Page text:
CPI data for September published yesterday were better than expected. Both the headline and the core data rose by 0.1% m/m against consensus expectations for a 0.2% m/m increase. Compared to the same month 1 year ago, headline CPI rose by 2.3% (consensus estimate at 2.4%), down from 2.7% y/y in August, and core CPI rose by 2.2%, unchanged from August and lower than the 2.3% y/y expected by consensus.
Prices for used cars and trucks posted the biggest decline at -3% m/m while apparel prices posted the biggest increase at 0.9% m/m. Shelter prices rose by 0.2% m/m, in line with a moderation of the last 12 months trend (+3.3% y/y).
The lower than projected inflation data in September confirmed our expectations that inflationary pressures are contained, as we indicated in our last week article “U.S. economy is strong and sustains our bullish case for the U.S. equity markets”. We continue to expect that inflationary pressures will remain contained in the short term as the level of capacity utilization is still below the long term average (78.1% against 80%), even if it is in a clear upward trend, and hourly earnings growth is moderate.
We think that lower than expected September CPI data could bring both the Fed’s members and investors to review their expectations on the monetary policy outlook. At the end of September monetary policy meeting, the Fed members had already revised downward 2019 PCE projection from the 2.1% to 2%. Should the lower than expected inflationary pressures indicated by the September CPI data be confirmed also over the next few months, the Fed could further revise downward its inflation projection in December.
In this scenario, the Fed tightening of monetary policy could end before the Fed Fund rate reaches 3-3.25% at 2019-end and 3.25-3.5% in 2020 as currently projected.
We expect that September CPI data could ease tensions on the U.S. equity and bond markets. After the sell-off in Wednesday, when the S&P 500 lost more than 3%, the equity markets could benefit from expectations that the tightening of monetary policy could be less severe than previously projected, even if the investors focus could turn soon on the quarterly earnings season. Indeed, the release of JPMorgan Q3 results scheduled for today will give the kick-off to the earning season.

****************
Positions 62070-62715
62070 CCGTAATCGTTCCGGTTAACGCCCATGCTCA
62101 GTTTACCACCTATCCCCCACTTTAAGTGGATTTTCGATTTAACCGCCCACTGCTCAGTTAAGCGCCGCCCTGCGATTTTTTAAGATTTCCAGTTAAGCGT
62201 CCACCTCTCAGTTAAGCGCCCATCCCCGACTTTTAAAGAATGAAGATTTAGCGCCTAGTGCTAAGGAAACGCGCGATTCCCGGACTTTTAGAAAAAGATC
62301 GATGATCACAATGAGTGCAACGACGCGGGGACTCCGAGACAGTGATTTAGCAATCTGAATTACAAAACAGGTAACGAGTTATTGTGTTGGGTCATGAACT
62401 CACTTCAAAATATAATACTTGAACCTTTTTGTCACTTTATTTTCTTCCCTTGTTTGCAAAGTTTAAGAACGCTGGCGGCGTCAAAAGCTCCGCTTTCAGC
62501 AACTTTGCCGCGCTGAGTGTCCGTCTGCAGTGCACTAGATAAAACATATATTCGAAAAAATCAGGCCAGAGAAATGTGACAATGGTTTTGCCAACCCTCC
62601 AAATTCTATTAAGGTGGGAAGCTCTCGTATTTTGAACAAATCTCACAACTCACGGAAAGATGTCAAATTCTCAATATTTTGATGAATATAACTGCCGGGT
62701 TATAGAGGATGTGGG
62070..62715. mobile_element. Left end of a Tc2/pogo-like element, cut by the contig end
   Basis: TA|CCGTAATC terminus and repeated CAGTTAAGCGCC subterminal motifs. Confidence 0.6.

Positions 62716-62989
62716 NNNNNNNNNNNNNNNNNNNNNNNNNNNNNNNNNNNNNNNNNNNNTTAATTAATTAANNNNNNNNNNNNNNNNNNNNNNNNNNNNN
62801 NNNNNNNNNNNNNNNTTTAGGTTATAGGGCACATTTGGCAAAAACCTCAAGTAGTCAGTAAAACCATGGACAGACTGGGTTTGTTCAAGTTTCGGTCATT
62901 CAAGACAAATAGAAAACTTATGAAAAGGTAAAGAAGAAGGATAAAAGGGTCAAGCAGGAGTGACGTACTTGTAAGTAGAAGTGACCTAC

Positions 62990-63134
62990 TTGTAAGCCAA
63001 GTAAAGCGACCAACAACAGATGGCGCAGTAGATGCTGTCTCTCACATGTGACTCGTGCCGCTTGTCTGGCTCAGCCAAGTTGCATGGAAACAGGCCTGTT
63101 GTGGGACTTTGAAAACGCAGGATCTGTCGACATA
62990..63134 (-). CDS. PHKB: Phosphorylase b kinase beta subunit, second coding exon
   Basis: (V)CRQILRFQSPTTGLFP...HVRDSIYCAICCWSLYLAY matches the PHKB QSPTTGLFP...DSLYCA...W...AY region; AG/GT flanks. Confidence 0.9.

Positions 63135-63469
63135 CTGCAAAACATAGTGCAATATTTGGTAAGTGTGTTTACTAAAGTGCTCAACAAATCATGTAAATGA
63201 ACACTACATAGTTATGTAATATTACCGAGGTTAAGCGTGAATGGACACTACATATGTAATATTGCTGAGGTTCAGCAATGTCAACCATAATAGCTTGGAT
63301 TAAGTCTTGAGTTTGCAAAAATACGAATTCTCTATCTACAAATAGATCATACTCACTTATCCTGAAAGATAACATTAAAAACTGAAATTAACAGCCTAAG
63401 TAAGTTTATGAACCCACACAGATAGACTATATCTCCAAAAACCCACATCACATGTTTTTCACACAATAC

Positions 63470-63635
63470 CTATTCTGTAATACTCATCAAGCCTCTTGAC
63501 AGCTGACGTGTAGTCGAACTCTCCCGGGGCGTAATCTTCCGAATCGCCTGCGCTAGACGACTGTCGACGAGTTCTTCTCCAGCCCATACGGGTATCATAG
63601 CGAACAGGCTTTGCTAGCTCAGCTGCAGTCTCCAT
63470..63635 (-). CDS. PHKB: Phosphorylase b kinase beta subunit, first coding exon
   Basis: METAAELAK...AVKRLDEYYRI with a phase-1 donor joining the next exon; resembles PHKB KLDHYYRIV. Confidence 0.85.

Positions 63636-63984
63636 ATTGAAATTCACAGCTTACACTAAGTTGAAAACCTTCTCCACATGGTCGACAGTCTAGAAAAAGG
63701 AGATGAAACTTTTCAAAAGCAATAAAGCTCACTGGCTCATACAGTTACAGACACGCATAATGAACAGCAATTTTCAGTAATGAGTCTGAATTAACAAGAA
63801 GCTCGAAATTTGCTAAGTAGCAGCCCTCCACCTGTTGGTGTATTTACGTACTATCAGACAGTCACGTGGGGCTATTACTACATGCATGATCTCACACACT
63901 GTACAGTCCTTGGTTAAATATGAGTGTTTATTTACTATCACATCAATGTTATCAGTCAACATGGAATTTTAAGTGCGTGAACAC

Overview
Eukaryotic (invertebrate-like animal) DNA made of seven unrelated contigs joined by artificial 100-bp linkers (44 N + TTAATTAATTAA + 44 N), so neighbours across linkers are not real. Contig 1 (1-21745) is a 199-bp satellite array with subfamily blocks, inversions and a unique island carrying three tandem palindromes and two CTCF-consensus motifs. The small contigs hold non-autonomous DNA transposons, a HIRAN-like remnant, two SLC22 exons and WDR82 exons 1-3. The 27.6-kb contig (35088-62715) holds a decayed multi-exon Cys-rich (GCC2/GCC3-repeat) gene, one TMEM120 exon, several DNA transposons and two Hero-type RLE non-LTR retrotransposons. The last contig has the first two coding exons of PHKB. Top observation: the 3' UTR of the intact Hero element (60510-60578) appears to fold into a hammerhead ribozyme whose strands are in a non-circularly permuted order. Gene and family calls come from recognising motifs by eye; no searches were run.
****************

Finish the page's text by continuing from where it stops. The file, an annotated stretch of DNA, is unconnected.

Anyway, the S&P 500 (SPY) is now close to the critical level of 2765. A decline below that level must be interpreted as the sign that the latest upward trend begun in March 2016, with the S&P 500 at 2059, could have come to an end.
Lower than projected CPI could also ease tension on the bond markets (TLT, AGG). While the recent increase of the 10 year government bond yields – from 2.98% to 3.17% during the last month – has been mainly due to better than expected economic data, we think that only stronger inflationary pressures could push the yields further upward.
Finally, the U.S. Dollar could also be negatively impacted by inflation data, at least in the short term. Indeed, the CPI data lowered expectation on the yields differential with other Central Banks’ rates, reducing the attractiveness of the U.S Dollar in carry trades. However, in a medium-term perspective, the positive interest rate differential could continue to sustain the U.S. Dollar.
With regards to the EUR/USD exchange rate (FXE), we think that the critical level to see a strong depreciation of the USD is 1.185. Indeed, that level was touched the same day the ECB President Mario Draghi announced the end of the QE program at 2018-end (with a decrease of purchases from EUR30bn per month to EUR15bn per month from September-end) and said that interest rates will remain at current level (Refi rate at -0.4) at least through summer 2019. After that announcement the Euro weakened against the US Dollar, touching a low at 1.1301 in mid-August. We think that a rise above 1.185 will be the signal that the currency market has fully discounted the announcement of the ECB that Euro area rates will remain at current level for another year, at least.
Conclusion: lower than expected September CPI data could bring investors to lower their expectations on the path for Fed’s monetary policy. As a result, tensions on the equity and bond markets could temporarily ease and the U.S. Dollar could weaken even if medium-term perspective remains favorable due to positive interest rate differential.
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